Business leaders: Are these workplace investigation misconceptions holding you back?
by Employers Council Staff
Workplace investigations are a source of confusion and fear among business leaders — especially if they’ve never experienced one before. An investigation can be triggered with a complaint from an employee, customer, client or vendor. Or a leader could simply notice a pattern or problem that needs clarity. There could be an allegation with legal repercussions. Or there could be something affecting the health of the workplace but that falls outside of agency and courtroom oversight.
What is a workplace investigation?
Julia Paris, Employers Council Managing Attorney, Workplace Investigations, explains that, very simply, investigations are triggered when something isn’t working well for the employees or the organization. “When people call with potential investigation situations, I ask: ‘If you knew the answer to this question, would you take action?’” Julia said. If your answer is, yes, absolutely, then it’s time to investigate.
In general, investigations tend to fall into five key investigation categories:
If you are considering taking an adverse action (termination, demotion, transfer, etc.), investigate first.
Federal law prohibits workplace discrimination on the basis of race, color, religion, sex, national origin, age, disability and genetic information. State laws can be more stringent than their federal counterparts.
Potential employment law and agency violations should be investigated.
Complaints of criminal activity or workplace violence demand investigation.
It’s also helpful to investigate workplace conflict even when conflicts or problems don’t fit into any of the above categories.
“It’s about the health of the workplace, not necessarily about potential lawsuits,” said Julia. “It’s about keeping our employees in a workplace where they can thrive.”
Four common misconceptions about investigations
When Julia and her team of experienced investigators talk with leaders new to workplace investigations, they help clarify common misconceptions about the process. Here are the top four:
Misconception #1: Workplace investigations are akin to legal trials
“I think the very word investigation strikes fear into the hearts of every person in HR or management, especially if you don’t have a lot of experience with them,” said Julia. “Because it does sound terrifying.”
Instead, Julia said business leaders should think of investigations as a series of conversations, not interrogations.
“At an investigation’s essence is this: we’re trying to get answers to questions,” explained Julia. “We are trying to ascertain facts that we don’t yet have, so organizations can make the best decisions for themselves and for their employees.”
Misconception #2: Workplace investigations aren’t that big of a deal
On the other hand, sometimes Julia comes across organizations who have been too casual in their approach.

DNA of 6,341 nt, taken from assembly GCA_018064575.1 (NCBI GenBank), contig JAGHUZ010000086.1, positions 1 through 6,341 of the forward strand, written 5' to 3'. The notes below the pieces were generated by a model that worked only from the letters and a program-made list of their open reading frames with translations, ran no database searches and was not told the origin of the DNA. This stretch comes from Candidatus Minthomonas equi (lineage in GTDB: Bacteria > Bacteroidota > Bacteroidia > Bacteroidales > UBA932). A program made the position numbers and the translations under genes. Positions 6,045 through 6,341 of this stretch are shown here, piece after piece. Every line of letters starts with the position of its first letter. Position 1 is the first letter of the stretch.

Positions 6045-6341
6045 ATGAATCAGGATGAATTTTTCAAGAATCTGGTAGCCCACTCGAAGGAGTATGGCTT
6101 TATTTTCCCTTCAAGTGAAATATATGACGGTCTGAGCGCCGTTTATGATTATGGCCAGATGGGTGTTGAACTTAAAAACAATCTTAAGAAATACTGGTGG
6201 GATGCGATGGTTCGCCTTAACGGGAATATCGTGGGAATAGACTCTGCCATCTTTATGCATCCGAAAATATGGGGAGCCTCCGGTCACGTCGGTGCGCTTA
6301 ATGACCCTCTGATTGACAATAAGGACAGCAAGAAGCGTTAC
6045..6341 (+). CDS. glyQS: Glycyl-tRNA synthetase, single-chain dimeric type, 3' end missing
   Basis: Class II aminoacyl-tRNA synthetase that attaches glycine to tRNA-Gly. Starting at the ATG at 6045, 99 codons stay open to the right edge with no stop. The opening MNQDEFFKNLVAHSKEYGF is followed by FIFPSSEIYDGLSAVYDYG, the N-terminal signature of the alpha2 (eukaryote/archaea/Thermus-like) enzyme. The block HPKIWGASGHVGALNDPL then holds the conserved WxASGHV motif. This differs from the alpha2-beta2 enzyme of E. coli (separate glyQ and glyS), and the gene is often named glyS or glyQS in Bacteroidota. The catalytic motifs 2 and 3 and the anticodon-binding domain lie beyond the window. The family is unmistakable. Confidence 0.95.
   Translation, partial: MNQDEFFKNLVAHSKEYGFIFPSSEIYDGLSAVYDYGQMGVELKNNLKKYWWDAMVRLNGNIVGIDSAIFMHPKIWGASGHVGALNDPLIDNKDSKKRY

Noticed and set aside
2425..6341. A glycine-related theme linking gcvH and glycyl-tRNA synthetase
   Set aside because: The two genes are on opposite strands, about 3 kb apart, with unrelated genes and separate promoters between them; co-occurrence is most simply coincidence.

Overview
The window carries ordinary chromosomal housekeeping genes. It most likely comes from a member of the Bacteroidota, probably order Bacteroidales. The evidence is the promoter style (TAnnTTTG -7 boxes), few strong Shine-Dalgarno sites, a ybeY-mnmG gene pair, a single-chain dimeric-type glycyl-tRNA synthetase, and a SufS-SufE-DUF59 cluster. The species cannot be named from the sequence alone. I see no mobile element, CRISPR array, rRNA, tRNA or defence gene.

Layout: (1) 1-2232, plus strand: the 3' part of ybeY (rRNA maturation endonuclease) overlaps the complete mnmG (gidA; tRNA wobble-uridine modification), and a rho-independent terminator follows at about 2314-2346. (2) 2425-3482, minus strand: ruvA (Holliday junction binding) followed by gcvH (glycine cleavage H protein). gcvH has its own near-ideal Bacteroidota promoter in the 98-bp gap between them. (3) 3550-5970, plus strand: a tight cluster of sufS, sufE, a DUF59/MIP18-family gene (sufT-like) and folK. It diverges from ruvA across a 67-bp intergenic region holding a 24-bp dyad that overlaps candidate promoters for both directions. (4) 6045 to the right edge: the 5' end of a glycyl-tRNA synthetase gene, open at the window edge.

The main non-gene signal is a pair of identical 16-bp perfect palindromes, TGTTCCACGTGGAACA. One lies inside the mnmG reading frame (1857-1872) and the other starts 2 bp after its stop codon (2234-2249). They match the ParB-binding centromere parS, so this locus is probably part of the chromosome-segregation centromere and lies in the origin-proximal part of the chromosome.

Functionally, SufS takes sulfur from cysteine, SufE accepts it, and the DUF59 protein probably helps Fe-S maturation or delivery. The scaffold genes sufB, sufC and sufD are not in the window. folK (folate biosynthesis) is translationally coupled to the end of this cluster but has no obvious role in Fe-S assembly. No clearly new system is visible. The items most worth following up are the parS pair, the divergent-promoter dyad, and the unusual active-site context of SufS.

“We have seen internal investigations where the report merely consists of one sheet with no statements and no analysis,” said Julia.
Workplace investigations need to be thorough, objective and comprehensive in order to be helpful, whether in an organization’s decision-making process or in a court of law. Producing a substandard report is one of the most common workplace investigation mistakes organizations make. It’s also the reason many leaders decide to outsource investigations to organizations like Employers Council, who have deep knowledge, experience, and standardized report processes.
Misconception #3: Workplace investigation findings are definitive
“You can have very reasonable investigators, both of them skilled, come to different conclusions, based on their own views, interpretations and analyses of what they heard and saw,” explained Julia. Leaders should understand that an agency or court might not agree with a finding, even if the investigation was conducted fairly and under best practices. The fact that you investigated — and well —is a factor that can reduce penalties.
“If it ever gets to a tribunal, an agency, or even a court of law, one of the main things they’re going to be looking for is that you actually did something,” explained Julia. “You engaged in this process, you were thorough, and you were objective. You did your best to get relevant evidence and analyze what was in front of you, which is all any of us can do.”
Misconception #4: Workplace investigations always lead to terminations
Yes, sometimes investigations are triggered by a potential policy violation or criminal allegation that could lead to job-ending consequences. But not all!
“Many of our conclusions reveal misinterpretations and miscommunications, not necessarily the actions of ‘evil-doers,’” said Julia. Post-investigation, organizations take all kinds of actions that don’t involve firing an employee, including providing additional training, updating policies, changing reporting lines and communicating misunderstandings.
“There are very positive outcomes that can come about from investigations that don’t end up with someone leaving the organization,” Julia said.
Are you or your organization new to workplace investigations? Are you facing a complaint for the first time? Don’t go through it alone.